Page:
Lyn's not eating as well as she normally did.
She hates eating breakfast. She might eat a reasonable lunch. She is not really snacking any more. Dinner is maybe 6 bites. Mom has been counting the bites to keep track of what she's eating. What she doesn't eat at dinner, she will often have as the next day's lunch. In essence, this means she's eating only one meal's worth a day.
We recognize that one meal equivalent a day is not terrible. However, it is a significant change for her. For example, Mom offered one of Lyn's favorite meals of spaghetti earlier this week. She literally ate 6 bites.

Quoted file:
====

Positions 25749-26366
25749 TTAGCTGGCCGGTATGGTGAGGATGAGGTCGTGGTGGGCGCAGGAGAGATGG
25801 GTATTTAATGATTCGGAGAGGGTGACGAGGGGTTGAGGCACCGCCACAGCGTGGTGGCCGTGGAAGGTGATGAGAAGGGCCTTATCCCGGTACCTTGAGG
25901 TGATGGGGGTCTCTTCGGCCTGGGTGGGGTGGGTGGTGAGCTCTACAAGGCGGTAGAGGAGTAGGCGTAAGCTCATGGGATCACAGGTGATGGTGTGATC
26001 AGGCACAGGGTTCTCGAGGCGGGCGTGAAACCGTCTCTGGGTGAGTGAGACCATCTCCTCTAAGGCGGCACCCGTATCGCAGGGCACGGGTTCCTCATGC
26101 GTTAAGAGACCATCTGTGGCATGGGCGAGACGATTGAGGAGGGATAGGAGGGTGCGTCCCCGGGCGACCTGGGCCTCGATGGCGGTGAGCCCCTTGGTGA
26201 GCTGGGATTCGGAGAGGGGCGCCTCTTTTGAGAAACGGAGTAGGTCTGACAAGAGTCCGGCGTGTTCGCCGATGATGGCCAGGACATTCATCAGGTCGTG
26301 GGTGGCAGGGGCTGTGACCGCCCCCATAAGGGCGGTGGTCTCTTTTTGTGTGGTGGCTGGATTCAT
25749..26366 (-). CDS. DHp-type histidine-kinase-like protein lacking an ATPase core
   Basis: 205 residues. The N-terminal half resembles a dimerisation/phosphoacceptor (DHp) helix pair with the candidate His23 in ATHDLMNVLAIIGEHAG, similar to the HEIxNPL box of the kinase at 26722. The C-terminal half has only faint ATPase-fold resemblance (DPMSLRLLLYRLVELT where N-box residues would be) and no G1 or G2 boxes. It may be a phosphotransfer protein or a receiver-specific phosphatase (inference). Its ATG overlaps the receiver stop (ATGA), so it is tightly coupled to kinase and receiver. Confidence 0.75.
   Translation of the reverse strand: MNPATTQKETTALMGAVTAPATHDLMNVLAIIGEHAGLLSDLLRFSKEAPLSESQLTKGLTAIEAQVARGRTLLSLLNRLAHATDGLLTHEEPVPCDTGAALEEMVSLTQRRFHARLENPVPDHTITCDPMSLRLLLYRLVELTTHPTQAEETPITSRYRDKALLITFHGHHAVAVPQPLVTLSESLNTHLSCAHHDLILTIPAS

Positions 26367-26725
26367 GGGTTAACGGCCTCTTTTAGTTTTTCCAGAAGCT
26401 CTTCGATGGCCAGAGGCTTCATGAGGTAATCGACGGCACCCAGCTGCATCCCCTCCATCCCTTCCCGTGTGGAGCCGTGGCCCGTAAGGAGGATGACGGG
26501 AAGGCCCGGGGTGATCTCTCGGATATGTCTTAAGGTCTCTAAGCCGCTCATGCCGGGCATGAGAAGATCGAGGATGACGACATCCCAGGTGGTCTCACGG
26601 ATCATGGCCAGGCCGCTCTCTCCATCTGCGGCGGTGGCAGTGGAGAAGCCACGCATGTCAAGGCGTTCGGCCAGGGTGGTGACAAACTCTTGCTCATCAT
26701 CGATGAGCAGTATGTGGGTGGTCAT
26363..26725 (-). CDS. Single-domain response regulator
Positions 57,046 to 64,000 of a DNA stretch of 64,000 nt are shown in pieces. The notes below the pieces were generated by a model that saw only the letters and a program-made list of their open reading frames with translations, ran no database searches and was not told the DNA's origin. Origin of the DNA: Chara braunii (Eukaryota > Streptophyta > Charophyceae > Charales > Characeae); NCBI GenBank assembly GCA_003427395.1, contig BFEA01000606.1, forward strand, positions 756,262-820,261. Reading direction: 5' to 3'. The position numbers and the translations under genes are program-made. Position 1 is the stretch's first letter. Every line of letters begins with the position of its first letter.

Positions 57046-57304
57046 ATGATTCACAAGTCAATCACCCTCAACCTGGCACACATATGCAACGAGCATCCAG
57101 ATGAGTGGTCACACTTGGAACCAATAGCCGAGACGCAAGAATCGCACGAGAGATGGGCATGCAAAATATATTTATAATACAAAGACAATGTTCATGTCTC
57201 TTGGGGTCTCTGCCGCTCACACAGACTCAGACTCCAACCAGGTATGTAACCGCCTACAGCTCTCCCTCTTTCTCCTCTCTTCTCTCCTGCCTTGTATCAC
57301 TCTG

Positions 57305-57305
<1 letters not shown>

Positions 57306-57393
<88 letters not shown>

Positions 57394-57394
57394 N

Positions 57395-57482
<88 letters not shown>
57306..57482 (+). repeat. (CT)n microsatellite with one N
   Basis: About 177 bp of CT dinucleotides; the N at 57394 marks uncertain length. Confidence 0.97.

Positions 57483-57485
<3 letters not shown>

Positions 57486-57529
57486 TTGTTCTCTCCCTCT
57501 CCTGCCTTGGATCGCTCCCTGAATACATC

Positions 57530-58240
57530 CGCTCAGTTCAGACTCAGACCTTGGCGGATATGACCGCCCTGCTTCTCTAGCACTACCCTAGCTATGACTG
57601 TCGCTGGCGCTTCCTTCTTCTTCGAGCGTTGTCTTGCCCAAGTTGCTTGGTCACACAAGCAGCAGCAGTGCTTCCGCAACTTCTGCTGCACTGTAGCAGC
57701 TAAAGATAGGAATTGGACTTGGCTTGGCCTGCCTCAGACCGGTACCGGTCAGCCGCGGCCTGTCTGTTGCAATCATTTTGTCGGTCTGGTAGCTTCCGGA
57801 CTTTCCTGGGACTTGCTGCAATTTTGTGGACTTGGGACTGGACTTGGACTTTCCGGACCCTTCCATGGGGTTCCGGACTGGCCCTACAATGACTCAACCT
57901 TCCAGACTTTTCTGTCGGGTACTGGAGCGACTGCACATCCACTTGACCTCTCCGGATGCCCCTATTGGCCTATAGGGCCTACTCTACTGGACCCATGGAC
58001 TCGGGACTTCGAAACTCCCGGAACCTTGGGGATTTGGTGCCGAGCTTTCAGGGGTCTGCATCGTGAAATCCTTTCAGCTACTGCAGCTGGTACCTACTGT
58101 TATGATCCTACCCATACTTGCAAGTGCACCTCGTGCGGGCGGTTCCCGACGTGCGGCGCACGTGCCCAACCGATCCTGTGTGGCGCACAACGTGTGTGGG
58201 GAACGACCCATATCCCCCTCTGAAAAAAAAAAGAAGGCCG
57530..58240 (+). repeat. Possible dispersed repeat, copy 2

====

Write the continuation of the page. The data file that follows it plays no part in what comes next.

Dementia commonly causes patients to forget to eat, to forget that they might be hungry or to not even feel hunger. As vision is impacted the patient may have difficulty even seeing the food on the plate in front of the individual. Mom is serving Lyn off of red plates to increase the visual contrast between the food and the plate. She is maintaining regular mealtimes and telling Lyn that it is time to eat. She is also prompting during the course of the meal to try to keep her moving. None of these seem to be making much of a difference.